Jockey George Baker says he will not race again after suffering severe head injuries in fall in February.
Baker, 35, suffered bleeding on the brain after falling from his horse on the frozen lake at St Moritz.
He rode over 1,300 winners in his 18-year career, and won the St Leger at Doncaster in 2016.
"Although I will not be able to race-ride again, I consider myself extremely fortunate to be where I am now," he said.
Baker, Flat racing's tallest jockey at 5ft 11ins, spent eight days in a trauma unit in Switzerland before returning to Britain, and was discharged from hospital in April.
Speaking to At The Races, Baker said he is making progress with his recovery and wants to stay within the racing industry.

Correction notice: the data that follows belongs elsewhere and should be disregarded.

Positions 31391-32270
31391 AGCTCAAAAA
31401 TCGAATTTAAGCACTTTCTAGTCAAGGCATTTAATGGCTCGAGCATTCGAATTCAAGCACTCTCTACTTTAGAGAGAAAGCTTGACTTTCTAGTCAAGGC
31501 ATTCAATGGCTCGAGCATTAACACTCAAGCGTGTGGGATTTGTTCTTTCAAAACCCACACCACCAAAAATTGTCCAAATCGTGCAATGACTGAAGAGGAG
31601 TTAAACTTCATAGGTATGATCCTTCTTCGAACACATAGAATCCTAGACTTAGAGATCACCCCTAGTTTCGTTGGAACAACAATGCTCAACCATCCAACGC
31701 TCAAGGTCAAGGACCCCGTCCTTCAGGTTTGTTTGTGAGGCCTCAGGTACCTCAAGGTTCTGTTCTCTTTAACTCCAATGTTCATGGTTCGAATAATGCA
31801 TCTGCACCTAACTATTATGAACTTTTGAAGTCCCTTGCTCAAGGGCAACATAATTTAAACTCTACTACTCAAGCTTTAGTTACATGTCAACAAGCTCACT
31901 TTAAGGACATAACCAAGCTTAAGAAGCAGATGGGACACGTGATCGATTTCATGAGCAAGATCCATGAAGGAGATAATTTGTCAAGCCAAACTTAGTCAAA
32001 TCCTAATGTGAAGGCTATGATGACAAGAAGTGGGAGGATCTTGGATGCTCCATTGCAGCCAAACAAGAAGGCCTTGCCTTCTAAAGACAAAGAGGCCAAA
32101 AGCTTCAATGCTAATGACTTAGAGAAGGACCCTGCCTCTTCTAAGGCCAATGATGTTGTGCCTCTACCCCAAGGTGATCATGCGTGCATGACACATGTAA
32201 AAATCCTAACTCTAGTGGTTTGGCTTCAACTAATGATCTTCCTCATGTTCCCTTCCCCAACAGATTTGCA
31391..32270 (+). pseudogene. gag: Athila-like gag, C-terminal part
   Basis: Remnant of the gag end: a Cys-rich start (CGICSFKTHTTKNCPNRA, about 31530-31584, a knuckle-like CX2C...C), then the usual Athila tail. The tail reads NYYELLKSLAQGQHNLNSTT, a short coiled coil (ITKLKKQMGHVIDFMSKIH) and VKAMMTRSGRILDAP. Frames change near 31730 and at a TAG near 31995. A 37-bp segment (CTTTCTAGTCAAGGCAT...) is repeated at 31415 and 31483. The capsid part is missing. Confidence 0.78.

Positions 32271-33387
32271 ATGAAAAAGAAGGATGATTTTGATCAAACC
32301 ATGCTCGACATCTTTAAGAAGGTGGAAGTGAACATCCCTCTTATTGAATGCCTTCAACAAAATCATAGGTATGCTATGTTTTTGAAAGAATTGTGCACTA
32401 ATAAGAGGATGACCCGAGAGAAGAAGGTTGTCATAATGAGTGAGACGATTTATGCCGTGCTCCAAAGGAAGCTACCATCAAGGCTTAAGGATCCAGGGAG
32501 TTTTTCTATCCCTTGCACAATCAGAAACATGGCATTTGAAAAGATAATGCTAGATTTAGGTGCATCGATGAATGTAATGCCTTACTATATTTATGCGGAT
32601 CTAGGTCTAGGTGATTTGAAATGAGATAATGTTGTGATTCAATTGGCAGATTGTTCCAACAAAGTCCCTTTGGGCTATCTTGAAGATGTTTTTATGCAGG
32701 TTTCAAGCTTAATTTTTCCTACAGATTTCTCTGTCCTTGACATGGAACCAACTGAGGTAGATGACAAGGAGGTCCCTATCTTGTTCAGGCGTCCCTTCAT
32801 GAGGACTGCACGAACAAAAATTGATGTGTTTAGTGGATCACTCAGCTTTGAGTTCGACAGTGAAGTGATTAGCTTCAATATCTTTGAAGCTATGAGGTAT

"Getting my driving licence back is a big thing. It's frustrating having to depend on other people having to drive you around," he added.
"Now I have to concentrate and that's become easier as time goes on and hopefully it will keep on improving - but I'm well aware at some stage it is going to slow down.
"And if this is as good as it's going to get, I'll take it."
BBC horse racing correspondent Cornelius Lysaght
I suppose we probably knew this news was coming at some point, but it makes it no less of a shock.
For a career as successful as that of Baker - all achieved despite being the jockey-unfriendly height of 5ft 11ins - to finish in this way is desperately sad.
His long-renowned reputation as one of racing's nice guys is confirmed by his philosophical reaction to events, basically saying he was lucky to have pursued a career he loved for a long time, but must now move on.